hoof boots

As the barefoot approach grows by leaps and bounds, the demand for hoof boots is also skyrocketing. In Volume 2, Issue 1, we reviewed the most popular high-tech and efficient hoof boots for riding. But hoof boots are also important for therapeutic needs, such as in laminitic horses whose feet need some protection. We asked three barefoot trimmers to review three hoof boots designed to be supportive for hoof healing.

HOOFFix Emergency Boot

Plum Shade Farm Coatesville, Pennsylvania (610) 486-0708 www.plumshadefarm.com
$34.99 per boot HOOFFix

Emergency Boot is a compact, lightweight (less than 5 oz) “spare tire” for temporary situations. Made with ballistic nylon and other proprietary fabrics. Bottom incorporates ground tires and closure by industrial strength Velcro.

Intended use and main benefits: A “spare tire” for a lost shoe or temporary support for horses who need some extra cushion to protect the hoof. Since they are fabric, they do not rub, can fit into your pocket or saddle pack, and size does not need to be exact.

Sizes: Small and Regular horse size.

Warranty: 30-day replacement for defects in materials and workmanship. Damage caused by misuse, wear or accidental damage is not covered.

Additional options: HOOFFix Emergency Boot comes with two pastern bands. The Emergency Trail Boot includes a hoof pick, pastern band and carrying case.

Castle Hoof Boot

Castle Plastics, Inc. Leominster, Maryland (978) 534-6220 www.castleplastics.com
Sold only through retailers. Cost varies but approximately $35 each.

Easy to apply, light-weight boot for hoof rehabilitation and light riding. The body of the boot is neoprene rubber and the bottom is durable polyurethane. Closure is on top and back by Velcro.

Intended use and main benefits: Protection to prevent injury, aid in healing, during light riding or loss of a shoe. Boot fits into a saddle bag.

Sizes: 00-3 ranging from 4 ½” wide by 4 7/8” long up to 5 5/8” wide by 6 1/8” long. Hoof must be measured.

Warranty: Will replace once.

Additional options: None offered.


Soft-Ride, Inc Vermilion, Ohio (866) 763-8743 www.Soft-Ride.com
Size 4-7 is $175; Size 2-3 is $200. The price includes the Standard Orthotic.

Durable boot designed to comfort horses with or without shoes. Closed cell foam collar encased in a smooth ballistic cloth. Closure is by double hook and loop system.

Intended use and main benefits: To provide sole support, comfort and relief in rehabilitation, third trimester pregnant mares and post surgical situations. Soft design does not rub and allows the hoof to breath.

Sizes: #2 – #7 or 4.5”– 6.5” hoof width

Warranty: Product replacement for boot failure due to manufacture defect. Call for return authorization.

Additional options: Standard Orthotics and five design/ softness levels of Specialty Orthotics.

Tester #1
Paige Poss is a barefoot trimmer who lives in Virginia with her husband, two boys, nine horses and a host of other animals. She is the creator of an educational website devoted to teaching people about natural hoof care, and is a founder of the new American Hoof Association. With over eight years of experience, Paige offers trimming, consultations and clinics. She can be reached at 540-364-2011 or www.ironfreehoof.com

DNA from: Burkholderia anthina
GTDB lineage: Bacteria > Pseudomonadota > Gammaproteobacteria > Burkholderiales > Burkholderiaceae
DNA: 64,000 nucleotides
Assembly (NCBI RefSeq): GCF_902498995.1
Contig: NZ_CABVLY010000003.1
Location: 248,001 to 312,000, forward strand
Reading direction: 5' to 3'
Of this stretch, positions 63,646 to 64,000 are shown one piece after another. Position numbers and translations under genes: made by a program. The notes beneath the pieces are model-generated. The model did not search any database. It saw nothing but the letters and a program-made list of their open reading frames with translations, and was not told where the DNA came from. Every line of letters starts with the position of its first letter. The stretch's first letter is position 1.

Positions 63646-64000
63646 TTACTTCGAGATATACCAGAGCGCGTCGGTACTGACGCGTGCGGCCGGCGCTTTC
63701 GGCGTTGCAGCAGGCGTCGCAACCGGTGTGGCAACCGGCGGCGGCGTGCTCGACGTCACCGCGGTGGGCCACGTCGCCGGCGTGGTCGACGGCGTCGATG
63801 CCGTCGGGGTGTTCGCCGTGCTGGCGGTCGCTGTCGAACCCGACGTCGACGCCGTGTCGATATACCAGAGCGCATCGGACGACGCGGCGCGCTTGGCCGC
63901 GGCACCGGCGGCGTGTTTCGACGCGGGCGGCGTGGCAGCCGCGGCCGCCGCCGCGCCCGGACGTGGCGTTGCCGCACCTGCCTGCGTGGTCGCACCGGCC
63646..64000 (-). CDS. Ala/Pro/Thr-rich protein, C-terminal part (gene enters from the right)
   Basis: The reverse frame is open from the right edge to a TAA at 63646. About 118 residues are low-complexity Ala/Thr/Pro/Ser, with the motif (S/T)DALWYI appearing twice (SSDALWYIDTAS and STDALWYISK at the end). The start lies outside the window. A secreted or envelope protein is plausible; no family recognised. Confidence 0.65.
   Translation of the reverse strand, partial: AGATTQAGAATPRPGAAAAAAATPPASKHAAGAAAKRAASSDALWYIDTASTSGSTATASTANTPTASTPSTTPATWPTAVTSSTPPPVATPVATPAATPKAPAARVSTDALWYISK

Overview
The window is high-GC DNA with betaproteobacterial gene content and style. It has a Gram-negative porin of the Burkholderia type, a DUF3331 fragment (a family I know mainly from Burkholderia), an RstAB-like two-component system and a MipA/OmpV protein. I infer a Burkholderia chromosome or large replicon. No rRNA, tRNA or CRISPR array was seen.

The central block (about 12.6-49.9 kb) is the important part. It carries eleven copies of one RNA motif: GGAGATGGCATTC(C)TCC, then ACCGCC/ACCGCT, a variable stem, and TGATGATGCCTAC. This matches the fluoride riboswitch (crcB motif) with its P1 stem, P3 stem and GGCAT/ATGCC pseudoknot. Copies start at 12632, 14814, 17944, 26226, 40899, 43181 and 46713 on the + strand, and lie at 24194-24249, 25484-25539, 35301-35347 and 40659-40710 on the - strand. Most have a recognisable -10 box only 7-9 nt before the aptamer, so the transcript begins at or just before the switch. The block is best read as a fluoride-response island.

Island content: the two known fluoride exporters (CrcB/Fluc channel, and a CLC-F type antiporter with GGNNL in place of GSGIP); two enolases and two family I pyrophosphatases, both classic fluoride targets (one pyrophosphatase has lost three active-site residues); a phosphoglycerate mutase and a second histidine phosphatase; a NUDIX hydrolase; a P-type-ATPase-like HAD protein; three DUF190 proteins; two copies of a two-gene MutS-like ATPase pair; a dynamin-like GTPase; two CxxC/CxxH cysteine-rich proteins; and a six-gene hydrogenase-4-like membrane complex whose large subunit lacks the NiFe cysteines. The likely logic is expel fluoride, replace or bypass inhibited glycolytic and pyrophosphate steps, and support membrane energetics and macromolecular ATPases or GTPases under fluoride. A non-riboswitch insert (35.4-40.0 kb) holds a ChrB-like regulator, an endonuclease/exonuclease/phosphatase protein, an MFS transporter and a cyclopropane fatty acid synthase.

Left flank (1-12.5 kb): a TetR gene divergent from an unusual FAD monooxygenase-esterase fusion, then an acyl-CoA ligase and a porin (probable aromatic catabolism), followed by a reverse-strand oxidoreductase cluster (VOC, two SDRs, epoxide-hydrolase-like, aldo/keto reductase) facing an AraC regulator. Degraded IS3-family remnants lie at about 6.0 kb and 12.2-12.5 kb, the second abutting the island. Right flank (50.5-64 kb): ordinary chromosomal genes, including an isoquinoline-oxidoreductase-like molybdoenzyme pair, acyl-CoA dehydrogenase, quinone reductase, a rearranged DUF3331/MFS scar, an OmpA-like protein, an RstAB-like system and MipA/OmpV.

Paige tested the HOOFfix boot on Colleen, a seven-year-old chronically foundered quarter horse whose feet are very flared and flat. She has a difficult time on gravel or hard, frozen ground. The terrain was muddy and icy during testing.

Paige tested the Castle Boot on Sophie, her 11- year-old Morgan-cross mare, who didn’t have any particular problems. The terrain was firm and hilly, covered in gravel and dirt. The boot stayed on fine until the horse moved up the hill and then it came off. During testing the ground was fairly dry so do not know about using them in mud or ice.

Paige tested the Soft-ride boot on Maggie, a five-year-old Connemara mare that has Lyme disease and frequently suffers from laminitis. The boot was tested in a small paddock that can be slick with mud.

Tester # 2
Kim Cassidy is a barefoot farrier who resides in Chester, New York with her two horses and a host of other critters. Kim maintains a barefoot practice in southern New York and is available for trimming and clinics. www.clickandtrim.com

Kim tested the HOOFfix boot on Murray, an 18-year-old quarter horse with long term founder. He is no longer rotated but still has very thin soles and sunken coffin bone inside hoof capsule. During testing, the terrain had some mud and frozen pitted ground, as well as rocks in some areas.

Kim tested the Castle Boot on Doc, a 16-year-old quarter horse with 20 degree founder in March 2006. Still tender on hard ground or very rocky ground. During testing, the terrain had some mud and frozen pitted ground, as well as rocks in some areas.

Kim tested the Soft-ride hoof boots on Ashrei, a six-year-old thoroughbred mare with severe founder. Ashrei spends her time either in the stall without hoof boots or turned out in a small grassy/dirt paddock.

Tester # 3
Courtney Vincent is a natural trimmer based in Arizona. She has learned from many top natural hoof care experts such as Pete Ramey, Mike LaGrone, James Welz, Martha Olivo and KC La Pierre, and provides services to over 400 horses. She especially enjoys working with rehabilitation cases. Naturalhorsetrim@aol.com

Courtney tested the HOOFfix boot on Lucy, a 21-year-old quarter horse mare with an inverted coffin bone and severe ringbone. The terrain was hard-packed dirt.

Courtney tested the Castle Boot on Willie, a 15-year-old quarter horse with founder and very thin soles. The terrain was hard-packed with some softer, sandy areas.

Courtney tested the Soft-ride boot on Silver, a 13-year-old gelding with very tender, thin soles. The terrain was hard dirt with rocks and gravel.